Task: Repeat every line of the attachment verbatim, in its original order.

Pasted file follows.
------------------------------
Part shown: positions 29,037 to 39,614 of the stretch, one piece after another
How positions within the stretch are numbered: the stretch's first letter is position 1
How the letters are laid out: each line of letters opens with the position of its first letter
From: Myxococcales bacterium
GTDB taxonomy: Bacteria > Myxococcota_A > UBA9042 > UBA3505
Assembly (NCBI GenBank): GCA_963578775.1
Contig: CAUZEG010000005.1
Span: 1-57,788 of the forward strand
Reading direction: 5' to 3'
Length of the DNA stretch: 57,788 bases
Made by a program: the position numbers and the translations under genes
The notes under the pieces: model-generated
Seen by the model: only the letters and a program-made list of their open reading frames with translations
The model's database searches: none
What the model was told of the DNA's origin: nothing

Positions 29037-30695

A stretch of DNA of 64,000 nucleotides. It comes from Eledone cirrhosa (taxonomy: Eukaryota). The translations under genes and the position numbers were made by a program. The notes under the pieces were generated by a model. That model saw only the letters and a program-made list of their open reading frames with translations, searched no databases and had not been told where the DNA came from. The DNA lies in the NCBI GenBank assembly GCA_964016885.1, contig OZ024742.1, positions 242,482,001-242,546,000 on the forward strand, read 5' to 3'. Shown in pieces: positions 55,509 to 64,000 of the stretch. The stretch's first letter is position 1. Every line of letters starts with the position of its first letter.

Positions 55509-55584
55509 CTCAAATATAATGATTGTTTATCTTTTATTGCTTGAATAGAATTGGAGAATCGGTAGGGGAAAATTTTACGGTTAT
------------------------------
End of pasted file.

Part shown: positions 29,037 to 39,614 of the stretch, one piece after another
How positions within the stretch are numbered: the stretch's first letter is position 1
How the letters are laid out: each line of letters opens with the position of its first letter
From: Myxococcales bacterium
GTDB taxonomy: Bacteria > Myxococcota_A > UBA9042 > UBA3505
Assembly (NCBI GenBank): GCA_963578775.1
Contig: CAUZEG010000005.1
Span: 1-57,788 of the forward strand
Reading direction: 5' to 3'
Length of the DNA stretch: 57,788 bases
Made by a program: the position numbers and the translations under genes
The notes under the pieces: model-generated
Seen by the model: only the letters and a program-made list of their open reading frames with translations
The model's database searches: none
What the model was told of the DNA's origin: nothing

Positions 29037-30695

A stretch of DNA of 64,000 nucleotides. It comes from Eledone cirrhosa (taxonomy: Eukaryota). The translations under genes and the position numbers were made by a program. The notes under the pieces were generated by a model. That model saw only the letters and a program-made list of their open reading frames with translations, searched no databases and had not been told where the DNA came from. The DNA lies in the NCBI GenBank assembly GCA_964016885.1, contig OZ024742.1, positions 242,482,001-242,546,000 on the forward strand, read 5' to 3'. Shown in pieces: positions 55,509 to 64,000 of the stretch. The stretch's first letter is position 1. Every line of letters starts with the position of its first letter.

Positions 55509-55584
55509 CTCAAATATAATGATTGTTTATCTTTTATTGCTTGAATAGAATTGGAGAATCGGTAGGGGAAAATTTTACGGTTAT